Boyd’s biggest concern of late is the fact that vehicles destroying his property are also running over gas and water mains.

“Many of the trucks are going to the nursery behind me. I have a trucking company and I know there is no reason for them not to make the turn safely, while keeping out of my yard. It is a disaster waiting to happen,” he said. “Vehicles are coming into my yard six feet from the curb line.”

The PennDOT road has also been the site of numerous accidents, including one that killed almost an entire family years ago. Currently, vehicles greatly exceed the speed limits posted in the area. A proposed development, which is located in both East Nottingham Township and Oxford Borough, will greatly increase the number of vehicles along that stretch, adding to safety concerns.

In another issue discussed at the meeting, Oxford Police Chief Sam Iacono said that the Oxford Police Department is edging closer to receiving accreditation. They will be meeting in Harrisburg on April 28 to hopefully get final approval.

Iacono also reported that Sgt. Coverly and Officer Greet attended an all-day meeting with Lincoln University to discuss the possibility of a partnership. Discussions will continue.

Mayor Phil Harris continues to work on his concerns regarding vaping shops. He will be holding  a public meeting on vaping in the near future.

Oxford Borough Manager Pauline Garcia-Allen reported that the borough received a $500,000 grant through the Pennsylvania H20 program to support system-wide meter upgrades. Through this project, the borough will transition to an AMI or cellular water meter system. The new technology will be more accurate, and the operation will function more efficiently and improve the customer experience. A request for proposals for the new meters will go out this spring.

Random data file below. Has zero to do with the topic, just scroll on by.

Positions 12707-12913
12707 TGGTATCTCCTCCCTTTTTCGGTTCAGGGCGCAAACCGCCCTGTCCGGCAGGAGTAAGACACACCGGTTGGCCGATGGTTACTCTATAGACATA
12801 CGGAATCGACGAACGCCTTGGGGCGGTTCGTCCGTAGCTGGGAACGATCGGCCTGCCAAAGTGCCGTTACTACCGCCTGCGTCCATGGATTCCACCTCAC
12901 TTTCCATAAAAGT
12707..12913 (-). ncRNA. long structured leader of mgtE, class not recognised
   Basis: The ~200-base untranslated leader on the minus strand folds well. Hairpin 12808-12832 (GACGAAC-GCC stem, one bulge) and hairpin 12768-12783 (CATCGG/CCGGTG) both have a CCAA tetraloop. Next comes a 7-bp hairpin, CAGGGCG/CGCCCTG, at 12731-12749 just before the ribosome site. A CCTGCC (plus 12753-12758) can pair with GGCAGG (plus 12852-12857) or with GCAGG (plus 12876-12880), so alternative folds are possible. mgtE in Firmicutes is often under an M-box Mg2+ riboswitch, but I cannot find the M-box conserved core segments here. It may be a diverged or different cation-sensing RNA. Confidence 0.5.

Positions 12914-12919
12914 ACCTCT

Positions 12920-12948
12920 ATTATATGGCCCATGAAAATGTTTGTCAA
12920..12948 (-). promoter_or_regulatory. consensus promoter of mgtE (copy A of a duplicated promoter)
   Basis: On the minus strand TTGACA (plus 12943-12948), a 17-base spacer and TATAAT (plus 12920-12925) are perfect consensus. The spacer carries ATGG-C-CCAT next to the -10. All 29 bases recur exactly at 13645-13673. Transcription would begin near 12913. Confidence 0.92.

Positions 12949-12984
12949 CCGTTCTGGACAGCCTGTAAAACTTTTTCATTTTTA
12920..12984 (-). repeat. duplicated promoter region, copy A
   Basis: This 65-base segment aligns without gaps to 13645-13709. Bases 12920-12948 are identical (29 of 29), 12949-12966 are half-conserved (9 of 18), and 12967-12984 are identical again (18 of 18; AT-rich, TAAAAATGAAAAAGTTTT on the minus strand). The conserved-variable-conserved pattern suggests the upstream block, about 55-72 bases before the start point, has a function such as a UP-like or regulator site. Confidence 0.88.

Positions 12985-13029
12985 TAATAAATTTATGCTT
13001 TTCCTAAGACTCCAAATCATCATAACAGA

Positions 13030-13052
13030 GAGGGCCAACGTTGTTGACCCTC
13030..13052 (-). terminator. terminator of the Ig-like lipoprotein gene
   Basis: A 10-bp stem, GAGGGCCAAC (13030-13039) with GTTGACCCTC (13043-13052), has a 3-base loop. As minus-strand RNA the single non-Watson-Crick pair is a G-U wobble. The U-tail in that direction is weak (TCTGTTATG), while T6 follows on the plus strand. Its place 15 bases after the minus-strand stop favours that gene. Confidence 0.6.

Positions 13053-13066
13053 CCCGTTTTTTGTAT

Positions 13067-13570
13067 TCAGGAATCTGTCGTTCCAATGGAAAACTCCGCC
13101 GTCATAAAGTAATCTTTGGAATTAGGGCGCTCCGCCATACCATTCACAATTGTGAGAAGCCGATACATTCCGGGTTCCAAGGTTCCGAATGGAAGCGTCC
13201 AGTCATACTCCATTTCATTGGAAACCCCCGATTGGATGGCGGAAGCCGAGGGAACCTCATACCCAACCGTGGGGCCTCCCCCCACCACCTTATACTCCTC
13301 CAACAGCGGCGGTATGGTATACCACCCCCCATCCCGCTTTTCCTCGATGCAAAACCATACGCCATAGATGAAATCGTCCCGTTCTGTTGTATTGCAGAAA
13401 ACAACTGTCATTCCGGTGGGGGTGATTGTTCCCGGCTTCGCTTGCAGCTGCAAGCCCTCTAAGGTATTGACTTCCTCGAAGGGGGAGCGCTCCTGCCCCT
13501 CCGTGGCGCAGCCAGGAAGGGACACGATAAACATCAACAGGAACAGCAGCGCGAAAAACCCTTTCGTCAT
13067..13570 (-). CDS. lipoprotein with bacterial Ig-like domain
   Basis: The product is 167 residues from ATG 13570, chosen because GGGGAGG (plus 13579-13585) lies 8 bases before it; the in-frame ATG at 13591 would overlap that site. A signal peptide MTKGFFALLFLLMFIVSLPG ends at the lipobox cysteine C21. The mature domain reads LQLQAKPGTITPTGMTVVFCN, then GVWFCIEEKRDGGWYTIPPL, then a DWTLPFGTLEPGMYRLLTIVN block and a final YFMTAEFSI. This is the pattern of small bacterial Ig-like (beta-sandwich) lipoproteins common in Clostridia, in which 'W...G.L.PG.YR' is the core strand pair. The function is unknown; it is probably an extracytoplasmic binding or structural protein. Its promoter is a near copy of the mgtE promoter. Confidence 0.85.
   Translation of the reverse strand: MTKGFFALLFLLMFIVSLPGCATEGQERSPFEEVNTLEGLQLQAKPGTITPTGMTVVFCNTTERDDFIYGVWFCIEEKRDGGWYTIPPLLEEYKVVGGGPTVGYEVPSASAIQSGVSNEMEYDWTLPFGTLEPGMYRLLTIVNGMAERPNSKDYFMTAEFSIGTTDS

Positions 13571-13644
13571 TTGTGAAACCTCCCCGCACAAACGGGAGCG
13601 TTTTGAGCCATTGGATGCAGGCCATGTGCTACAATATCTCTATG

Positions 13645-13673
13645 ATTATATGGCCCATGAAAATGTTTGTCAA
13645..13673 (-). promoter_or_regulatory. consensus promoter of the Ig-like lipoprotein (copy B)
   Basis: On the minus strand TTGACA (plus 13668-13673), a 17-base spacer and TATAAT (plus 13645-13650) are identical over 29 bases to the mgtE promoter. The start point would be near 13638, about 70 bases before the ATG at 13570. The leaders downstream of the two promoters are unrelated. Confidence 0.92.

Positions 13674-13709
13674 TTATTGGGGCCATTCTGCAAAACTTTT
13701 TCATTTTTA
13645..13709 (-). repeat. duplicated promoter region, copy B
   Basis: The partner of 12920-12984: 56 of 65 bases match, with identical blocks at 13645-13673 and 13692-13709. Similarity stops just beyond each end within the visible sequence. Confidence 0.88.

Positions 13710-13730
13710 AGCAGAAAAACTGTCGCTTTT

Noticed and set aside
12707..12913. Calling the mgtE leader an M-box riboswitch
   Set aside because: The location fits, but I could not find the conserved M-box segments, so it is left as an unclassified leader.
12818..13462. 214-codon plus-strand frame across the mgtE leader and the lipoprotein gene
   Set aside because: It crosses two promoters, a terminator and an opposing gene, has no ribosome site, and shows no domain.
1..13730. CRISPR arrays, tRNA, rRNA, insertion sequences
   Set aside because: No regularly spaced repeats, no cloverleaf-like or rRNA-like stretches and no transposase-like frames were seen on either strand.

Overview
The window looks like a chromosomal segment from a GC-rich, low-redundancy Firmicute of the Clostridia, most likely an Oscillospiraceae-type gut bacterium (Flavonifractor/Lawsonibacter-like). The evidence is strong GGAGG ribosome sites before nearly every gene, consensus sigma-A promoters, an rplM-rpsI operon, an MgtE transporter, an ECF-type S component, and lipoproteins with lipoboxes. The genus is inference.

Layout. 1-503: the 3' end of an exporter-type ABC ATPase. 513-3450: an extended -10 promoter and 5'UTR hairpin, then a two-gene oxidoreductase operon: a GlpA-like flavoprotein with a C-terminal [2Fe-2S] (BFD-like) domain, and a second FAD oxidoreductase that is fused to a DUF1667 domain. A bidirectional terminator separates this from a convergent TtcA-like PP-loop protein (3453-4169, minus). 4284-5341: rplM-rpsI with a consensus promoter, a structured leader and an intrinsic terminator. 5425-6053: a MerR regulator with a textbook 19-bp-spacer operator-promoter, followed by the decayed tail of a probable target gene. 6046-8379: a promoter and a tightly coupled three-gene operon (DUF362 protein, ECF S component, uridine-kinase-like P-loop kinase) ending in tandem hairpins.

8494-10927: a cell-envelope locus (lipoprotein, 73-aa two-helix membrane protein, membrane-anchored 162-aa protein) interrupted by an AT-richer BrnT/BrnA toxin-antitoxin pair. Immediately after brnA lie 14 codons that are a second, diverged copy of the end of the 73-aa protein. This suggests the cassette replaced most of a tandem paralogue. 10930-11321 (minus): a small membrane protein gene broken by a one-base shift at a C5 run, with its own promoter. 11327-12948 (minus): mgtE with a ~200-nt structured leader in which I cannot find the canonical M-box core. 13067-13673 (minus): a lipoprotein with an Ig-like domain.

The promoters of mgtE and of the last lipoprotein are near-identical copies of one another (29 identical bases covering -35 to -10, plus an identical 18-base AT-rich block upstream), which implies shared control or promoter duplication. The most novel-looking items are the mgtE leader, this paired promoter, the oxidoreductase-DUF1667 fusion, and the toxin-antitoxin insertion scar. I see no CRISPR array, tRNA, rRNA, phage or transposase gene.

Garcia-Allen also informed the public and council that the new Oxford Borough website is up and running. The website: will now be available in Spanish.

The following motions were approved by Oxford Borough Council:

  • Denny Electric Supply Generator contract for Well #8 in the amount of $17,605.75.
  • Baer Electric LLC contracts in the amounts of $2,975 for water plant generator test and wiring changes and $4,900 for hook up of the new generator for Well #8.
  • Authorization to advertise ordinances accepting dedication of improvements in Phases 1, 2 and 4 of Sycamore Crossing, subject to receipt of final documents from developer. 
  • Approval of the proposed 9/11 Memorial in Oxford Memorial Park. Will Fasick from Boy Scout Troop 13 is still collecting funds for this project. Those wishing  to donate can send checks to 25 N 3rd Street, Oxford, PA, 19363. Checks need to be made payable to Troop 13. Donations can also be made by using the Venmo @WillFasick. 
  • A HARB Certificate of Appropriateness for 709-711 Market Street, Oxford.
  • A HARB Certificate of Appropriateness for 439 Market Street, Oxford. 
  • Oxford Borough Council President Kathryn Cloyd thanked the Green Thumb Garden Club for their recent help with the plants outside the borough’s parking garage.
  • Council member Peggy Ann Russell thanked the police and ambulance crew for incredible service and patience for the residents in the community.